“To term the best of his paintings sublime may be dismissed as subjective but no one can challenge nor deny me when I maintain that just one cherished Heaton Cooper can haunt the mind.”

 

 

  • The Heaton Cooper Studio in Grasmere was opened by William Heaton Cooper in 1938.    It is a hugely popular tourist attraction, with more than 90,000 visitors last year. It features work by the Heaton Cooper family and guest artists, with the Lakeland landscape at the heart of the gallery’s displays.

 

  • The Heaton Cooper family tree is a pictorial essay on the development of art in the Lake District and beyond. There are 10 artists represented, including the sculptor Ophelia Gordon Bell, (herself the daughter of the animal painter Winifred Gordon Bell) and Julian Cooper, the internationally renowned painter whose recent work has been concerned with finding a relevant contemporary language for painting mountains and rock all over the world. The most well known works are by Alfred and William, each distinctively capturing the magnificence and beauty of rock and fell, stream and lake.

 

  • Julian Cooper, the son of William Heaton Cooper and the sculptor Ophelia Gordon Bell, is an internationally known painter, represented by Art Space Gallery, London. He is a member of the Alpine Club, and has climbed throughout Britain and the Alps.

 

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Art and jewellery at Windermere’s classy Christmas shopping venue

Windermere’s art, jewellery and gifts Christmas shopping experience starts this weekend at the Cedar Manor hotel.

A range of exclusive items all made by local designers will be on sale at the hotel throughout November.

The latest local artist to reach their shelves is Kendal-based Thuline de Cock whose striking horse, dog and cow images are on a new range of china mugs.

And a Christmas fair with a difference will be staged at the end of the month, with a most unusual Father Christmas grotto. Santa will be welcoming visitors and handing out presents in a seasonally decorated yurt in the hotel grounds.

The shopping experience is the idea of owners Caroline and Jonathan Kaye who have a small selection of jewellery, crafts and other locally produced items for sale in their welcome lounge all year round.

“Christmas shopping has become an ordeal,” said Jonathan. “In towns and cities the shops are bombarding customers with seasonal items earlier and earlier. There’s no sense of festivity any more, and going to big shopping outlets nearer Christmas can be a nightmare.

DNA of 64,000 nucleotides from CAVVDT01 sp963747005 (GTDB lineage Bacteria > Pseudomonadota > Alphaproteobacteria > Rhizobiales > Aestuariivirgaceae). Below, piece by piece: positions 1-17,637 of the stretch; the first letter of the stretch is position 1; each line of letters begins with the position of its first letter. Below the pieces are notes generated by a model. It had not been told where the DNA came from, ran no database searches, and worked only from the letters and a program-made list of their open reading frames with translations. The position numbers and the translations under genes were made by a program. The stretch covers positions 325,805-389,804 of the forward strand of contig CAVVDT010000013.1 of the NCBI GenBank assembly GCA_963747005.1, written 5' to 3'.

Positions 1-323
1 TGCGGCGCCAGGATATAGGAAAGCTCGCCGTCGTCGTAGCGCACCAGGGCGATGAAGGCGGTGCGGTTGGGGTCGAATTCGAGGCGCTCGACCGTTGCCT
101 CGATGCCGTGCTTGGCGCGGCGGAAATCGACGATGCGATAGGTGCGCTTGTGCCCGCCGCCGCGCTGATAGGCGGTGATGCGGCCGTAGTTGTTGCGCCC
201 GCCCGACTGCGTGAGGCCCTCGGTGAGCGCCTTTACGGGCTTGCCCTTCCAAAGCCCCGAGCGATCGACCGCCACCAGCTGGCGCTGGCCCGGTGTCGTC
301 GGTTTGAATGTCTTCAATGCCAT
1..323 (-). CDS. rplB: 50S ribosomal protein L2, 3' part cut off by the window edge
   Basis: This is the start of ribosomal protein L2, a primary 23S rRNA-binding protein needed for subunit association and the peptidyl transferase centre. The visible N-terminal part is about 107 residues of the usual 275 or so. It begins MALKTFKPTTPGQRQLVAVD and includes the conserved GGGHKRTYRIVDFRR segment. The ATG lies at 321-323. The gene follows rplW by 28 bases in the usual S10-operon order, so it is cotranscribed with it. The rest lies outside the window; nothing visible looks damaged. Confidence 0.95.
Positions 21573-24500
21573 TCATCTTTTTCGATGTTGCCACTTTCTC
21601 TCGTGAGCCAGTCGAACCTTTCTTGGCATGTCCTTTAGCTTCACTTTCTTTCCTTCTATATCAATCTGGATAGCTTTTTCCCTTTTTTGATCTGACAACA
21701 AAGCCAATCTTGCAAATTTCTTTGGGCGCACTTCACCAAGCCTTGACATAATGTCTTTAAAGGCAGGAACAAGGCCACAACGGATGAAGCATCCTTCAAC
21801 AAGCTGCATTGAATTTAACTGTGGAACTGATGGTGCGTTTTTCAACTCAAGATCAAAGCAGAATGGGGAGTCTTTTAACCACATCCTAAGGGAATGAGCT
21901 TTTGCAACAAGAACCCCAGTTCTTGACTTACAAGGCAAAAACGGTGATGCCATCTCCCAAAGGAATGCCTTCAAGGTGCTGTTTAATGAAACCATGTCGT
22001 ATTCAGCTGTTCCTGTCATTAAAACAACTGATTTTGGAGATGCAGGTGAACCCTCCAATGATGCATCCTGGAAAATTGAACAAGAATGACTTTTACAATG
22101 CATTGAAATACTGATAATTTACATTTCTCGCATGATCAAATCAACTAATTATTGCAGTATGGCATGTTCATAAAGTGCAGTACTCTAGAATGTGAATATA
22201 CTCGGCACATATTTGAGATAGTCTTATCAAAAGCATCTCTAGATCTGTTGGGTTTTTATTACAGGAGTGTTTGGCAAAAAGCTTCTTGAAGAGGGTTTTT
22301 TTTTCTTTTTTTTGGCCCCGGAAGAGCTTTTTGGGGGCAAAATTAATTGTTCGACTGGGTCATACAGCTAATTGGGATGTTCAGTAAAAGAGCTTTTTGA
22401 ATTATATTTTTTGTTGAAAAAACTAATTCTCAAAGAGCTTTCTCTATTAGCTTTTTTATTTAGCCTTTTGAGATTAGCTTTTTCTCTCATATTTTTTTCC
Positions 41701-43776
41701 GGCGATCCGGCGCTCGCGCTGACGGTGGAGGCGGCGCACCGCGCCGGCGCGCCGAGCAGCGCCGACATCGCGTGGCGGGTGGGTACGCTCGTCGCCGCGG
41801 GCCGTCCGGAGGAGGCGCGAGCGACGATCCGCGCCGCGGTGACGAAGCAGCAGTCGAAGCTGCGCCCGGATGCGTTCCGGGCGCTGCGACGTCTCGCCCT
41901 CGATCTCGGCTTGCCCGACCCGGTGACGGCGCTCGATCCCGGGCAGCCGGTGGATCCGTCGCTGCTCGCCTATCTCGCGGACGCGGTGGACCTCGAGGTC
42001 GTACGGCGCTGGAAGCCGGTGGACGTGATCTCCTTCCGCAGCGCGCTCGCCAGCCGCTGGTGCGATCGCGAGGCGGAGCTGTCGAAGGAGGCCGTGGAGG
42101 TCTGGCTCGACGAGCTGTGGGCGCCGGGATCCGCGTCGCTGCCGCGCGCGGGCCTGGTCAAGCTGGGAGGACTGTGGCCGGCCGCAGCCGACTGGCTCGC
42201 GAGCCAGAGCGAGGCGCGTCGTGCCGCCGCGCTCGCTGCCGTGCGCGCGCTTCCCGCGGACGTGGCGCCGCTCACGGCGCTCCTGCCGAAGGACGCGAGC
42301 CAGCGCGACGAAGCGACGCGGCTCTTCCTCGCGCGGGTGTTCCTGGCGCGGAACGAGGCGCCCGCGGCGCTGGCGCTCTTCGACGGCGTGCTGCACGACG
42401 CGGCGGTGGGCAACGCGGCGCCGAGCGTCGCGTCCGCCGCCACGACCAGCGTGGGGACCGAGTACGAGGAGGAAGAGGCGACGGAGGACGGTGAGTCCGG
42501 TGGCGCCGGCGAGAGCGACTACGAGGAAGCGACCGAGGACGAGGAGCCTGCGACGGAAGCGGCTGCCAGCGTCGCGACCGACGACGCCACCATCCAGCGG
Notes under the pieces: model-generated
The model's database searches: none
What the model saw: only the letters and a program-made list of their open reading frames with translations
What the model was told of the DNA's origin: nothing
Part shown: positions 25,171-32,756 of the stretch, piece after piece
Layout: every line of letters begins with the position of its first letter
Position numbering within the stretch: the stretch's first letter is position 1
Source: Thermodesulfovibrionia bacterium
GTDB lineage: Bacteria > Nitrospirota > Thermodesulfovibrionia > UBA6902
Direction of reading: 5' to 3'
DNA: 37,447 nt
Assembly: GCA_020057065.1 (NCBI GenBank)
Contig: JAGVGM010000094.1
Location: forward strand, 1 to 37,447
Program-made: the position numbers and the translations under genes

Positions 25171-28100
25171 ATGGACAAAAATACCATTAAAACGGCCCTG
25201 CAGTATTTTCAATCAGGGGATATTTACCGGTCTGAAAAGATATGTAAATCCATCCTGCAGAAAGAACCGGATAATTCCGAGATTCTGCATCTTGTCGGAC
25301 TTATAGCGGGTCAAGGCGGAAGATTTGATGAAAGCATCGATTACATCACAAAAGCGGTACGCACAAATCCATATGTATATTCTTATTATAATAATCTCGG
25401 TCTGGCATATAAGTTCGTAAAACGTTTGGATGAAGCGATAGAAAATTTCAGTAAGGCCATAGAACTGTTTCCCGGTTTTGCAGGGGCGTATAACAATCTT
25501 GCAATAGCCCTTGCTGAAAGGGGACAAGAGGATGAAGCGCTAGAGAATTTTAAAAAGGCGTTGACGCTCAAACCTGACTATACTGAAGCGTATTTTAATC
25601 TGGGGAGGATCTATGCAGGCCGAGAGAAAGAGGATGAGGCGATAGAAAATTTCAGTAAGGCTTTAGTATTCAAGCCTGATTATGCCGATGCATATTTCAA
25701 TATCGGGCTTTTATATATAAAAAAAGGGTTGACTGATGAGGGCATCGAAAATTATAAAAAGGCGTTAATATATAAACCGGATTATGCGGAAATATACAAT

“We have some wonderful local designers who make jewellery, fine art, skin-care products, exclusive jams and chutneys, chocolates and wooden toys. Their work will be available here, without any of the crowds or the traffic jams of most shopping trips.”

The Christmas Fair, on Saturday November 29, will raise money for the charity Lupus UK which Caroline Kaye has been supporting this year. She took part in the Great North Run and has organised other events, and has raised more than £3000 so far. Next year she is running the London Marathon for the charity.

The fair, from 11.30am till 4pm, will feature afternoon teas and home-made mince pies as well as the Christmas grotto. It’s hope that a mystery celebrity guest will perform the official opening ceremony..

Throughout November, the hotel’s “shop” will be open till late each evening.  Said Jonathan:  “We know there are people who panic because it’s their wife or girlfriend’s birthday the next day and they’ve forgotten!  They are realising now that they can come here even at 9 at night and find a lovely present.

“It is also a great way for us to showcase the fantastic design talent that we have in this area.”

Lake District film needs YOUR help to get started

A Cumbrian producer is looking for backers to help make a short film which will be shot in the Lake District.

Michael Groom and his team are just £1,700 short of the funds needed to make The Merciless Beauty,   a modern-day adaptation of the John Keats poem La Belle Dame Sans Merci.  It’s a tale of love, infatuation and melancholic desire, in which an errant knight becomes obsessed with a mysterious beauty who ultimately lures him to his doom.